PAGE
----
I initially thought that I would work with fresh faces as my film demands so. Because I do not need stars in the film. I need faces which will be able to establish the characters. The face would become more important than the character. I need a fresh face or face which is popular on stage, but not on celluloid. I am doing auditions but the problem that I am facing in Kolkata is either I am getting people to act but they do not have the required body to play the role of a rickshawalla. The combination of a perfect physique and acting skills is what I need for my film. For playing the role of a rickshawpuller, one has to be fit, lean and chiseled. The Bengali actors that I am auditioning are good in terms of performances, but I cannot see them as a rickshawalla. Initially, I had kept the audition restricted to Bengal. But right now, I am opening the audition to every part of the country. For all the other characters like Bengali house-wife, party cadres, parents, we have taken in fresh faces. A lot of new talents from SRFTI are a part of my film.

• What is the most interesting aspect of your film?

This is a passionate subject for me which talks about an integral part of my city. Through my film, I also want to give opportunities to the newcomers who are talented. I am very keen on working with a bunch of fresh faces. Besides, My DOP Madhura Palit has received an international recognition at the Cannes Film Festival this year. It will really be exciting for me to work with a lady cinematographer who is young, talented and has a vision which could do justice to my film. Even when it comes to music, we are working with new people. They have just passed out of college and a young band who are writing interesting songs and composing great music. Pallavi Nandan has done the beautiful poster of the ‘Rickshawala’. These kinds of images would commonly be found in Sahaj Path.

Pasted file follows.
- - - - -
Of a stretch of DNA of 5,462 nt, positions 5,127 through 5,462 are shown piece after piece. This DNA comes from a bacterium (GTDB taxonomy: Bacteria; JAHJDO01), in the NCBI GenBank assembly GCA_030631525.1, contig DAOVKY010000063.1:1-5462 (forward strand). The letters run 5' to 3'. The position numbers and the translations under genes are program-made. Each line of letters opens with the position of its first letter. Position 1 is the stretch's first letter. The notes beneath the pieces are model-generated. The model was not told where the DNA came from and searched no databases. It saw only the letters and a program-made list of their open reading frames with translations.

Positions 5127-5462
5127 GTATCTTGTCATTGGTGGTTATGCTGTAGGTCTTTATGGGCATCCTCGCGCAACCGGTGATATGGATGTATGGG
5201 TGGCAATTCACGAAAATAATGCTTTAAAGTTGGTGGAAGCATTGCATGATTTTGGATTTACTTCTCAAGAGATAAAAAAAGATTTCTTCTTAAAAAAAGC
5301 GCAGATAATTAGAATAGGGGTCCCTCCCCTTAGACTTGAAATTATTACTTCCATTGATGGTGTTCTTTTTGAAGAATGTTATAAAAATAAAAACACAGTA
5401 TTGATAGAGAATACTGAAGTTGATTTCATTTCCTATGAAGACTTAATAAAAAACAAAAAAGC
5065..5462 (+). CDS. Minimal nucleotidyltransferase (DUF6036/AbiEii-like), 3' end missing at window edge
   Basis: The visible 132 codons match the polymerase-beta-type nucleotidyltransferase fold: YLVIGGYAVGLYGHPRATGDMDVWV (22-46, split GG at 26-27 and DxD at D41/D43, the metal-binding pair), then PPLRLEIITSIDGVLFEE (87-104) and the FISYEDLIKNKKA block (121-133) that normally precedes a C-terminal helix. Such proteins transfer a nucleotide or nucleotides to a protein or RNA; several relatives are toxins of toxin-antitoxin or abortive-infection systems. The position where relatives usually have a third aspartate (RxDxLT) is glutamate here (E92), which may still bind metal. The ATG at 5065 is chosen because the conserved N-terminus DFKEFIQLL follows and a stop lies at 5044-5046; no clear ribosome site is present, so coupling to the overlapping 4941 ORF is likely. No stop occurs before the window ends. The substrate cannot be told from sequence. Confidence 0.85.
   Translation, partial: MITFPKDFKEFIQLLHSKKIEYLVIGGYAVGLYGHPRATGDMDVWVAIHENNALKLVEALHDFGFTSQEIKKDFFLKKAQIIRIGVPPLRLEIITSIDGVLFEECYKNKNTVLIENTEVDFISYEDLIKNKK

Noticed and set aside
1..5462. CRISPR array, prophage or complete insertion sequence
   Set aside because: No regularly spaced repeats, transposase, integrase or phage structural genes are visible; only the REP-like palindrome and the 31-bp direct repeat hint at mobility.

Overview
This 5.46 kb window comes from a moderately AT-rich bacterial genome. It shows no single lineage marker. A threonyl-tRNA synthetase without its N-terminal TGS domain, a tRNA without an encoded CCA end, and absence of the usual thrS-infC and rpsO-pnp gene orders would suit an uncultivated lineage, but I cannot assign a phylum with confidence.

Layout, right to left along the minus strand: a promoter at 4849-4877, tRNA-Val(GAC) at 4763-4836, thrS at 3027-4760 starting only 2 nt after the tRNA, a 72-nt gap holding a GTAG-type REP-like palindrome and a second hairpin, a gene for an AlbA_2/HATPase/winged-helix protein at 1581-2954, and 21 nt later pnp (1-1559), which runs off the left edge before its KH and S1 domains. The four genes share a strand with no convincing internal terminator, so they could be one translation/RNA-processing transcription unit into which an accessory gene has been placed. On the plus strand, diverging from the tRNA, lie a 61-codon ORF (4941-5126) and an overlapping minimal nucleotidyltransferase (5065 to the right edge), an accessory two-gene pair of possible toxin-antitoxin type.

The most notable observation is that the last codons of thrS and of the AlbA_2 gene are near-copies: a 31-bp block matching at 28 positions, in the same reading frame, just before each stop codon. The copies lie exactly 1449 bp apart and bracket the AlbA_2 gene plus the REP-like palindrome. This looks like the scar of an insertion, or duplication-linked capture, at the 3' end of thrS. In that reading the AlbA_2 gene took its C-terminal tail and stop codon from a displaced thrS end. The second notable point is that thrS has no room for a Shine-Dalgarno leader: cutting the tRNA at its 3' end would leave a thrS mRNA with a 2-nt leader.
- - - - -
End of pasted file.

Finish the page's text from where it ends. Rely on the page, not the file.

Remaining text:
• In your last interview with GetBengal, you had told us that working for a Bengali project based in Kolkata seems to be a little difficult because of the work atmosphere. What made you change your mind?

I sincerely hope that the atmosphere will be better this time. If I feel that I will not be able to shoot in Kolkata because of the lack of a friendly atmosphere, then I would probably be accepting my defeat at the very go of it. So, I will keep fighting and coming back to the city and work here. Things are changing for better. I believe that I will be receiving support from certain people this time. I hope people understand my view point and I will be able to understand theirs and we will be able to co-exist peacefully.

• When will the film go to the floors?

The shooting will begin from July. The temperature is in a different zone in Kolkata. I do not want to be inhuman to be my team and actors as the entire shooting is supposed to take place outdoors. I will have to wait until the temperature becomes decent enough. Only then can we start shooting. The film should be out for release sometime by the end of this year.